Recommended Weekend Reading:  Martha McPhee’s “An Elegant Woman”

Martha McPhee’s fifth novel is a lyrical, elegant family saga, based partly on her own family history.  The narrator, Isadora, is a writer and novelist whose grandmother (Grammy) has recently died. Isadora, one of four sisters, is the only family member who is interested in the past.  She sifts  through a web of Grammy’s papers in a trunk to recereate her complex life. 

As a child, Grammy was known as  Tommy, an eccentric, boyish pioneer girl who once skinned coyotes in Montana but later stole her sister Katherine’s identity to apply to nursing school in New York, using Katherine’s high school diploma. (Tommy had dropped out of school and supported Katherine financially.).  Isabella tries to explore what is tangled truth and what is false in Grammy’s stories about scrambling up the ladder of class.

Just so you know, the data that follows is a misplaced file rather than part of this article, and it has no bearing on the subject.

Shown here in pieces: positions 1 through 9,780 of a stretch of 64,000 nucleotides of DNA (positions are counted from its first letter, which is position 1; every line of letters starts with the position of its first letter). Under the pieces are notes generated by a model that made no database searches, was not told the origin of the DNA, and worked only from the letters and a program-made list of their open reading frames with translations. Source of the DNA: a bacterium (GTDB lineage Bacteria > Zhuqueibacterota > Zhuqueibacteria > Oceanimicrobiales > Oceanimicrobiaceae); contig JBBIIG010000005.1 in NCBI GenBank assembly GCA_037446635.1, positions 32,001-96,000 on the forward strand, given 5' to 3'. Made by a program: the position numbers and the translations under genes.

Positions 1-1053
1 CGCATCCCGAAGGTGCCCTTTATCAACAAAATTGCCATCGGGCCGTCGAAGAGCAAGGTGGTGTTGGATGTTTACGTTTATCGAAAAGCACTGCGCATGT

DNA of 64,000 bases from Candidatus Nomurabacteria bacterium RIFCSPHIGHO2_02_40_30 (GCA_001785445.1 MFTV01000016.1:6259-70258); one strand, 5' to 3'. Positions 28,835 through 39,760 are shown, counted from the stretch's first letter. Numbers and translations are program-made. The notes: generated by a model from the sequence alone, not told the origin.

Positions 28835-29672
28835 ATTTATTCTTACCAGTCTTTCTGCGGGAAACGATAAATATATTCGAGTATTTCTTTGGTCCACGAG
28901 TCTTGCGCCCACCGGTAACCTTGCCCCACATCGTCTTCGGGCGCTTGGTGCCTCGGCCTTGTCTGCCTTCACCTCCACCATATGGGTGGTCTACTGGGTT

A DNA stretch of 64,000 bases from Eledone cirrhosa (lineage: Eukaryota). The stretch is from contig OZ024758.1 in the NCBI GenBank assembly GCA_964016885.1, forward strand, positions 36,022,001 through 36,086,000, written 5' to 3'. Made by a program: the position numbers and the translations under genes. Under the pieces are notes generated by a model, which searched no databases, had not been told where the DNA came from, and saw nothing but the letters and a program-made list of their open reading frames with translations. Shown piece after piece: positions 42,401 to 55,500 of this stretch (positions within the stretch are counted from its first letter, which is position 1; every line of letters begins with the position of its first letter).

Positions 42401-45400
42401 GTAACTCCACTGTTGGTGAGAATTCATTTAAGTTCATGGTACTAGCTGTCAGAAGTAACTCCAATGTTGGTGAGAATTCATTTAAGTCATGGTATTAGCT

I love Isadora’s distant, graceful voice, but Tommy/Katherine outshines all of her descendants.  Her mother, Glenna, a suffragist and leftist,  deserts Tommy, age 6, and her younger sister Katherine on a train in the custody of a group of nuns and does not return.   Days later, the nuns find Glenna, but Glenna does many disappearing tricks during the girls’ childhood. She prefers politics and men to motherhood.  Tommy and Katherine often live alone, and Tommy raises Katherine, pushing her to do well in school, while she makes a living skinning and trading coyote skins.  Katherine decides to change her name to Patricia and move west to become a movie star.  And so Tommy becomes Katherine.